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Cities of CommerceThe Institutional Foundations of International Trade in the Low Countries, 1250-1650$
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Oscar Gelderblom

Print publication date: 2013

Print ISBN-13: 9780691142883

Published to Princeton Scholarship Online: October 2017

DOI: 10.23943/princeton/9780691142883.001.0001

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PRINTED FROM PRINCETON SCHOLARSHIP ONLINE (www.princeton.universitypressscholarship.com). (c) Copyright Princeton University Press, 2017. All Rights Reserved. Under the terms of the licence agreement, an individual user may print out a PDF of a single chapter of a monograph in HSO for personal use (for details see http://www.universitypressscholarship.com/page/privacy-policy).date: 12 December 2017

Commercial Cities

Commercial Cities

Chapter:
(p.19) Chapter 2 Commercial Cities
Source:
Cities of Commerce
Author(s):

Oscar Gelderblom

Publisher:
Princeton University Press
DOI:10.23943/princeton/9780691142883.003.0002

This chapter examines how the competition between neighboring ports led Bruges, Antwerp, and Amsterdam to adapt institutional arrangements to the needs of international traders. It considers how Bruges, Antwerp, and Amsterdam were able to overcome the negative effects of urban competition and develop an institutional framework conducive to the growth of trade. It explores what the three commercial cities did to secure a central position in domestic and international trade during the period, focusing on the important role played by the urban magistrates. The chapter shows that the creation of more inclusive commercial regimes allowed Bruges, Antwerp, and particularly Amsterdam to treat all merchants equally by means of a commercial infrastructure that served the merchant community at large.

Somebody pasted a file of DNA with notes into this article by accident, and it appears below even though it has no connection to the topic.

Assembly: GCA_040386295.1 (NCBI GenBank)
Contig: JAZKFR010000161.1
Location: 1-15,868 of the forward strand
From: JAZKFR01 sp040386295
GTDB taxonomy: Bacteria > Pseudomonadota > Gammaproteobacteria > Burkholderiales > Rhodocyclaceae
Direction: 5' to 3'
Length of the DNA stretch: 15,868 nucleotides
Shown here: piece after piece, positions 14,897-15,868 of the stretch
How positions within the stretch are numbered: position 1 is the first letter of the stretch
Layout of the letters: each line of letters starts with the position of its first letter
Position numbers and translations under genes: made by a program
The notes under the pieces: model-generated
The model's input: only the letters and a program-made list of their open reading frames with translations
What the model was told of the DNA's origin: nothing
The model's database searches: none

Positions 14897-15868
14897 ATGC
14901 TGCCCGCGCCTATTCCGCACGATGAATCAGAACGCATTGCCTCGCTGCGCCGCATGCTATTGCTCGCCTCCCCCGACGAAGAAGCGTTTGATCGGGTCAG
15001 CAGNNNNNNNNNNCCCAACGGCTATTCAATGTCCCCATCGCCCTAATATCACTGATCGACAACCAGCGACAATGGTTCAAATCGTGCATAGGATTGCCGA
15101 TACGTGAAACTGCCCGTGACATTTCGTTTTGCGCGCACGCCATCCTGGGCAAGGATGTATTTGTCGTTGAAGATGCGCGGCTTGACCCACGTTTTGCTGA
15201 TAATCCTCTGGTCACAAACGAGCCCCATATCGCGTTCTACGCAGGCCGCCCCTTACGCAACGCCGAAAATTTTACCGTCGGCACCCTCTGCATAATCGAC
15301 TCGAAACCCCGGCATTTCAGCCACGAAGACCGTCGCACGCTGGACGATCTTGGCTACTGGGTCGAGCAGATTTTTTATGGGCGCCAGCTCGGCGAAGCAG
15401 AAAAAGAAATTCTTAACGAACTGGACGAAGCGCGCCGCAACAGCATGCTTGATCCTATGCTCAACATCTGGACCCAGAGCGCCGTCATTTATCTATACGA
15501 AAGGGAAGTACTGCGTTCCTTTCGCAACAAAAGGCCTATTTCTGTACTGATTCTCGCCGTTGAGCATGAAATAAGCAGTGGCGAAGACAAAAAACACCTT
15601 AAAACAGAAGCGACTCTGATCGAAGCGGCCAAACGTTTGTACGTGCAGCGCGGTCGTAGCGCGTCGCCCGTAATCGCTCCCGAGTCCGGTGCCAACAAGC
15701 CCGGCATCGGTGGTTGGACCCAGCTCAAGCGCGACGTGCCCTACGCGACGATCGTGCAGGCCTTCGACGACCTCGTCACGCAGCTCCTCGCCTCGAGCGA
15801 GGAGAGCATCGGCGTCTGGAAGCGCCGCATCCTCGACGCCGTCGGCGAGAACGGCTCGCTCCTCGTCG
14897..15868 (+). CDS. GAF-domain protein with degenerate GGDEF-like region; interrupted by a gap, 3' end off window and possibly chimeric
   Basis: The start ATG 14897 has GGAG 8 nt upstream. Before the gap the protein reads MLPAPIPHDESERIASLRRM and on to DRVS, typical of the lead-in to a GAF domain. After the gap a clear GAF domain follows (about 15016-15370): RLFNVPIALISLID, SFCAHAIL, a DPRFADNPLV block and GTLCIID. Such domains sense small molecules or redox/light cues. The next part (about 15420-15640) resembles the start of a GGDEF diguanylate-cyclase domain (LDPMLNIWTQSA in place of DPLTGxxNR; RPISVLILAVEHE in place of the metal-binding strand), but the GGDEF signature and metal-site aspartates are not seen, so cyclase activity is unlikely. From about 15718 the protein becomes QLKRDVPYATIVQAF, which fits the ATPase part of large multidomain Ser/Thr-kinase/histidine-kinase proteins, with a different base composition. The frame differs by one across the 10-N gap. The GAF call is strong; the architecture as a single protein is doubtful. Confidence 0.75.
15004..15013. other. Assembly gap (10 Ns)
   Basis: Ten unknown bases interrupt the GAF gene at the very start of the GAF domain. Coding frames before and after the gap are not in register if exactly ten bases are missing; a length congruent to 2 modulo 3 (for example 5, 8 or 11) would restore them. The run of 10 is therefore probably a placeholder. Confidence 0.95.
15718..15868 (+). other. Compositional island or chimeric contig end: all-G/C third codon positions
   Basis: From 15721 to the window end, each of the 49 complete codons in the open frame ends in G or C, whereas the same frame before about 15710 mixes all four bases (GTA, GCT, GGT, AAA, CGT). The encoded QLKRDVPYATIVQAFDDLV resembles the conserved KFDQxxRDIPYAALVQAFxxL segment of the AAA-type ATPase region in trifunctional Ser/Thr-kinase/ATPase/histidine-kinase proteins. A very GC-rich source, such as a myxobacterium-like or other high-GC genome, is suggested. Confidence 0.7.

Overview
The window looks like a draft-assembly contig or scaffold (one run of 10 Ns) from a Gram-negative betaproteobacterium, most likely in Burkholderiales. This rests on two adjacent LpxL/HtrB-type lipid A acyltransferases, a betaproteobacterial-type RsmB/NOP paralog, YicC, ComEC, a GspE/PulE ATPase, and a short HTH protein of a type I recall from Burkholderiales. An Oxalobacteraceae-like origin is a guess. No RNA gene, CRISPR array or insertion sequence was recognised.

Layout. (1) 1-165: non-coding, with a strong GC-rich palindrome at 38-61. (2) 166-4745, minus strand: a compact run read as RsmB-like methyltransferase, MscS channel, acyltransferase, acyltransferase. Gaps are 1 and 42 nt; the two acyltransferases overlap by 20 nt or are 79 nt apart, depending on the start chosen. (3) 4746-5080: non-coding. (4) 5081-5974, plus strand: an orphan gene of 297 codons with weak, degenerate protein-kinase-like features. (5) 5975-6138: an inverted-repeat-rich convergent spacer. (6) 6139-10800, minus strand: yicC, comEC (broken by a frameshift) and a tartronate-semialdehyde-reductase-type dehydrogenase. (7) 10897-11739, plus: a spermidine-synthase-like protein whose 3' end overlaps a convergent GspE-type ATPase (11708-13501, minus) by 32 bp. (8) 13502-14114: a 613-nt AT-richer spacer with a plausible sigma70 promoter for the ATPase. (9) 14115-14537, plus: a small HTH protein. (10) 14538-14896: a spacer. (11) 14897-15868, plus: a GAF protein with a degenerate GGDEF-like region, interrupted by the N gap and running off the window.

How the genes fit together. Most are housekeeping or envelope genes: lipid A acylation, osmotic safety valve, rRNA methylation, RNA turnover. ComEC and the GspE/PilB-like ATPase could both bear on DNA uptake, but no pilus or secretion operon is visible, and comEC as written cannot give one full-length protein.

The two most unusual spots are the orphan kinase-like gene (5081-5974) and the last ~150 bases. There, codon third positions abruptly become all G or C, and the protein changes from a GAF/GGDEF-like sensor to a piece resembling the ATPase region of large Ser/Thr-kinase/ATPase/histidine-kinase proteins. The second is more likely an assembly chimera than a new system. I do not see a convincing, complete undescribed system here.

Keywords:   trade ports, Bruges, Antwerp, Amsterdam, international trade, commercial cities, urban competition, urban magistrates, merchants, commercial infrastructure

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